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Title: Dracula: Stoker 's Response to the New Woman
Author(s): Carol A. Senf
Publication Details: Victorian Studies 26.1 (Autumn 1982): p33-49.
Source: Nineteenth-Century Literature Criticism. Ed. Jessica Bomarito and Russel Whitaker. Vol. 156. Detroit: Gale, 2006. From Literature Resource Center.
Document Type: Critical essay

Full Text: COPYRIGHT 2006 Gale, COPYRIGHT 2007 Gale, Cengage Learning
Full Text:
[(essay date autumn 1982) In the following essay, Senf contends that, contrary to popular belief, Bram Stoker 's treatment of women in his novel stems not from his animosity toward women in general, but rather from his negative reaction to some attributes of the New Woman.]
Although Dracula,1 which was first published in …show more content…

In fact the first passage is neutral and suggests only that she is familiar with the New Woman 's insistence on greater freedom and physical activity, attributes which Gail Cunningham mentions in her discussion:
It was pointed out that women were likely to remain the weaker sex as long as they were encased in whalebone and confined their physical activity to the decorous movements of the ballroom, and the new "doctrine of hygiene" as it was coyly termed advocated sports for women and Rational Dress. Many young women pedalled their way to undreamt-of freedoms on the newly popular bicycle; petticoats and chaperons were equally inappropriate accompaniments, and could be discarded in one go.8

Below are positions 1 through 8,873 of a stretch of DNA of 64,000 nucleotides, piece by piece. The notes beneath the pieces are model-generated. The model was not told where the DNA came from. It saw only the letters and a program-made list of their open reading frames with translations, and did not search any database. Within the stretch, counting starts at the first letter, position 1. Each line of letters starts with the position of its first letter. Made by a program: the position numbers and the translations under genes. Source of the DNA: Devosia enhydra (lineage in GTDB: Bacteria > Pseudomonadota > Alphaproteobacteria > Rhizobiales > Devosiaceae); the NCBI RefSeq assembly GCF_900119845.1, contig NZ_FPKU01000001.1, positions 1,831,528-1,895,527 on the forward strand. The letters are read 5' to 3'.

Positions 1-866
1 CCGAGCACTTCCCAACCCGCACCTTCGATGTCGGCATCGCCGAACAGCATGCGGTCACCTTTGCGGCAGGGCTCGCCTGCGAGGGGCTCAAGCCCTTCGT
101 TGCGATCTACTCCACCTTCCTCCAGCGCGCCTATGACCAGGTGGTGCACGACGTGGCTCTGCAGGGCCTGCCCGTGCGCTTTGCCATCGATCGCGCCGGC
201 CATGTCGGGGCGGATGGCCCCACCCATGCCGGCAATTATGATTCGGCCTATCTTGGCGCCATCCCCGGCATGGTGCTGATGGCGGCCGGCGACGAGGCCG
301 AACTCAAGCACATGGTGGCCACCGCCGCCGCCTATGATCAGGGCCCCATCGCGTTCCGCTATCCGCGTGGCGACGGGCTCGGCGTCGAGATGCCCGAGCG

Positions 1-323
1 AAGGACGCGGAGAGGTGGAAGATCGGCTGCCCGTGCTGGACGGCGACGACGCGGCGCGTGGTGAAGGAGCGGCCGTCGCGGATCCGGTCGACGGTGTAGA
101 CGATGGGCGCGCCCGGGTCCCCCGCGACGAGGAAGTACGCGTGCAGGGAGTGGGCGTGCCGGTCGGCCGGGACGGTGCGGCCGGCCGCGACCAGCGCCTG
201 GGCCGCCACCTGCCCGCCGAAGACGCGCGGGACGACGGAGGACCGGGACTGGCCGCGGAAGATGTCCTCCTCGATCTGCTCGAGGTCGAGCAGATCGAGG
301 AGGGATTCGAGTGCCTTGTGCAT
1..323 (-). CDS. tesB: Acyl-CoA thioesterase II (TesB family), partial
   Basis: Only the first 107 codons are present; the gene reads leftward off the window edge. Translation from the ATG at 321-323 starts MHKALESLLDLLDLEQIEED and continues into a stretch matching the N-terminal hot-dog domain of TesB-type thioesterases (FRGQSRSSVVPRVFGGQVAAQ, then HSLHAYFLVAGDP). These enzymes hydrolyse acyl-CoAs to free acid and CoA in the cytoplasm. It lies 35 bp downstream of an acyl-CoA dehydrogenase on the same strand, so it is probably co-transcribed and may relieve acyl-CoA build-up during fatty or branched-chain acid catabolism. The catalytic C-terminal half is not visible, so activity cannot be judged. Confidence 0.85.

Bicycle riding, bloomers, and badminton may have shocked more conservative people in the 1890s, but they were probably not enough to worry Stoker or his heroine. Nor was the fact that the New Woman was often a professional woman who chose financial independence and personal fulfilment as alternatives to marriage and motherhood. Cunningham adds that while these activities were "important aspects of emancipation," they are not, however, responsible for the New Woman 's becoming "a symbol of all that was most challenging and dangerous in advanced thinking. The crucial factor was, inevitably, sex" (Cunningham, p. 2).
When it came to sex the New Woman was more frank and open than her predecessors. She felt free to initiate sexual

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